There’s no guarantee that you’ll hear back from the A-list star, but you do have access to a long Rolodex. After the seven-day trial period, there is a monthly membership charge, so use the free trial to your advantage.
7. Your company blog
One of the best strategies to gain free publicity is to invest time in a company blog. By writing articles that your customers can learn from, you’ll start to gain traction with customers and other industry leaders.
It’s more of a long term publicity strategy, but one that will pay off as you grow your audience, Jarman says.
“Figure out what kind of questions you can answer for your customers and turn those questions into blog topics,” he suggests. “The more help you can offer people, the more trust you’ll build.”
You can share your content via email and social media.
Bonus publicity tool: PRWeb
There’s one other publicity tool that’s worth a look: PRWeb. We’ve listed it as a bonus tool because it’s not free.
PRWeb is a press release distribution channel. When something new and exciting happens at your business, write a press release and share it on PRWeb. This site hosts your press release, and distributes it to news outlets and search engines.
When your business rolls out a new product, wins an award, partners with a big name client or gives back to the community, you can create a press release on the site and track its progress. Analyticstell you how many people saw it, how many links were clicked and how often it was shared on social media.
You pay for each press release that you want distributed. Plans start at $99/press release.
Do you know of another publicity tool you like use? Tell us about it in the comment section below.

Tuesday, February 24, 2015

8 Dos and Don’ts of Networking Follow Up By: Jenny Klimisch


There are networking opportunities everywhere, whether you’re at a trade show, conference, meetup, or even chatting with someone on your commute. You need to make the most of every opportunity because you never know who you might meet! Here are eight actionable dos and don’ts for following up with someone in a professional way after you've connected:
DO: Send an invitation to connect on LinkedIn in a timely manor by including a personal note on where you met him or her and something you may have discussed. For example, “It was great meeting you at the ABC Event. I’d like to keep in touch about the possible partnership we were chatting about.”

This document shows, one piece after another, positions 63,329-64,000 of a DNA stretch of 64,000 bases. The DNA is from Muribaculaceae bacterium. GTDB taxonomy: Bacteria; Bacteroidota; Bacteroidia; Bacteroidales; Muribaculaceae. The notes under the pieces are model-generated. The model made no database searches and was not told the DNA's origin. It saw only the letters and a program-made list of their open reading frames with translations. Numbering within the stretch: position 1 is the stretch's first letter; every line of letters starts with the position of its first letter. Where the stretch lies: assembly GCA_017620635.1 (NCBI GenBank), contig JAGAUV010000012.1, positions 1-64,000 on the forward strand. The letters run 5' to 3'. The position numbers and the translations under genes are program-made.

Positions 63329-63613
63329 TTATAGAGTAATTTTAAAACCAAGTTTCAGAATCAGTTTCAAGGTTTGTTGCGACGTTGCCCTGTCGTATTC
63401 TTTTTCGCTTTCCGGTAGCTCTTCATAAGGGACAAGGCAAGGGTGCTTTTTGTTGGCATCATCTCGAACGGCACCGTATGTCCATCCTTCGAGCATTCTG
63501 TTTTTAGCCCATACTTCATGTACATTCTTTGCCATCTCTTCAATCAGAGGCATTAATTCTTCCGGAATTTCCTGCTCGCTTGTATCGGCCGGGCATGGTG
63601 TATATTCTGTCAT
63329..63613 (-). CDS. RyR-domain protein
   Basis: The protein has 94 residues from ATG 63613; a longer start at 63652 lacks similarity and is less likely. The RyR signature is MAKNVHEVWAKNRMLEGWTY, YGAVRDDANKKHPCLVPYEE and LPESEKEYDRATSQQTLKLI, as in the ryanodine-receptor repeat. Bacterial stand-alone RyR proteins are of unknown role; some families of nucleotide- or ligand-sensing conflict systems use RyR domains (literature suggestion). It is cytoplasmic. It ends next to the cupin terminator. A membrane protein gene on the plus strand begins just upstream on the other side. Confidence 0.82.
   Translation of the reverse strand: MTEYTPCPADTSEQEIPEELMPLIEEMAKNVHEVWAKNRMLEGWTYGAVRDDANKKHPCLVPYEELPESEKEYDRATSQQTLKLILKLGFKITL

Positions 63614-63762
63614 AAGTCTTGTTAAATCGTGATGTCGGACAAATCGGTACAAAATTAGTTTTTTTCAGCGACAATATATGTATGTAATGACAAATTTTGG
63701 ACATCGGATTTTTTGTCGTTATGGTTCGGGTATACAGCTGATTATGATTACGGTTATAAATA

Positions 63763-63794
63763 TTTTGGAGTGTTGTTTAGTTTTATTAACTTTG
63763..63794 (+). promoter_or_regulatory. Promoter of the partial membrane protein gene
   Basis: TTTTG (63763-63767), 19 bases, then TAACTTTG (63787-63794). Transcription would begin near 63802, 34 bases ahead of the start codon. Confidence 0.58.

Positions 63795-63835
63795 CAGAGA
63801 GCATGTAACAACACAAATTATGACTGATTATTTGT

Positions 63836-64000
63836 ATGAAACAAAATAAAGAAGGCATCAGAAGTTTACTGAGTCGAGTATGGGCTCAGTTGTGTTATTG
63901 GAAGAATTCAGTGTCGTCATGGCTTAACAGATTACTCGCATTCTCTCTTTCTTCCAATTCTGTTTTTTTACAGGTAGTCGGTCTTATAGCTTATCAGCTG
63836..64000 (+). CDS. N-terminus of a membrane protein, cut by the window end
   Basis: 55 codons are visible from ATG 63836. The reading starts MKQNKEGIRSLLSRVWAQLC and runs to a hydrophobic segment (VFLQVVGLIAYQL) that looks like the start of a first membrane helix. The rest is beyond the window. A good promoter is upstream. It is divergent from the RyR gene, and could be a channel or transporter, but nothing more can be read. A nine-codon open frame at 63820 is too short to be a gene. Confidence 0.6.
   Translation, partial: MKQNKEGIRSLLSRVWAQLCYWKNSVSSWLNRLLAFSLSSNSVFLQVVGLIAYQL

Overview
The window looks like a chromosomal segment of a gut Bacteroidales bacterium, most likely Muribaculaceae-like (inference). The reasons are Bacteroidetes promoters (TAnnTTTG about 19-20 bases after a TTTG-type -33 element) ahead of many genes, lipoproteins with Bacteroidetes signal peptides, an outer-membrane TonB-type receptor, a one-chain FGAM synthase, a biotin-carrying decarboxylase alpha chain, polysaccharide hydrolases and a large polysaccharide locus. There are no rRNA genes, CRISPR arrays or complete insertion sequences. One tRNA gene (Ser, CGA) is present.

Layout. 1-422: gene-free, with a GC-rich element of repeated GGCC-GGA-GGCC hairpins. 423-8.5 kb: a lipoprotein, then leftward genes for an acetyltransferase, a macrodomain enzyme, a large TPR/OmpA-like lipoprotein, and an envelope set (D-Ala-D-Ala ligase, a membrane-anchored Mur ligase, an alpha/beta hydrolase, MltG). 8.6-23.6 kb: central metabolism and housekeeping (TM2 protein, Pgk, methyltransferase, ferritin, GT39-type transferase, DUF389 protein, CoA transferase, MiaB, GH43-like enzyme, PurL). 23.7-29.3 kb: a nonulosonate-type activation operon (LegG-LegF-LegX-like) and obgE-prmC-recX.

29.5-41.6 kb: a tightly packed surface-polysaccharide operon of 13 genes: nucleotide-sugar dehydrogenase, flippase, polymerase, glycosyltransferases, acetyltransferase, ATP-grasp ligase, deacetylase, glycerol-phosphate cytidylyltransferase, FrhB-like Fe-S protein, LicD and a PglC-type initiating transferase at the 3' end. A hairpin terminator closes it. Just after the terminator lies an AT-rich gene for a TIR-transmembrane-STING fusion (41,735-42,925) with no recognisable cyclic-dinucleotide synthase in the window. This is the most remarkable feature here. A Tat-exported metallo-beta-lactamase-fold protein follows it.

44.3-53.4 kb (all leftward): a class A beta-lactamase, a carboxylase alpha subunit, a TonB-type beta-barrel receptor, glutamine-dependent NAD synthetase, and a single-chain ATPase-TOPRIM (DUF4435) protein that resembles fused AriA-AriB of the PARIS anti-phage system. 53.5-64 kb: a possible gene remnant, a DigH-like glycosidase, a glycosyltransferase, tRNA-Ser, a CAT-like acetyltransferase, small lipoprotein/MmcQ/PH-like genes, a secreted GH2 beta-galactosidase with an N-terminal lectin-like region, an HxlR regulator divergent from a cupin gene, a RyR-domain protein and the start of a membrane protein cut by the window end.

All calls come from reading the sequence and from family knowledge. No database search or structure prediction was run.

DON’T: Send a LinkedIn invite to every business card you collect. You should have a one-on-one meaningful conversation with someone before sending them an invitation to connect.
DO: Follow up via email to business cards you collected and personalize the messages. Ensure you let people know ahead of time you’ll be sending an email and have their permission, otherwise your email may be viewed in a negative light. 
DON’T: Buy a list of event attendees and email them all. This would be a violation of the CAN-SPAM act. Also, it’s not the best way to start a professional relationship.
DO: Try to follow up in a timely fashion, usually within a few days to a week of the event. It will help keep you top of mind of your potential clients or business partners. 
DON’T: Wait too long to follow up with a contact. Time flies after events and it’s easy to forget all of the people that you might have met. 
DO: Go the extra mile about how your businesses or connection can be mutually beneficial when you do reach out to someone. Take the time to research and understand what his or her company does, if you don’t know already.
DON’T: Go on about your company without understanding whether it’s actually a good fit for the company or contact you’re reaching out to.
DO: Set a limit to the amount of communication. Do some testing to see the optimal amount of touches that it takes to connect with someone. Refine your cadence and amount of outreach accordingly. 
DON’T: Call or email multiple times if you don’t get a response. No one likes to be harassed or stalked.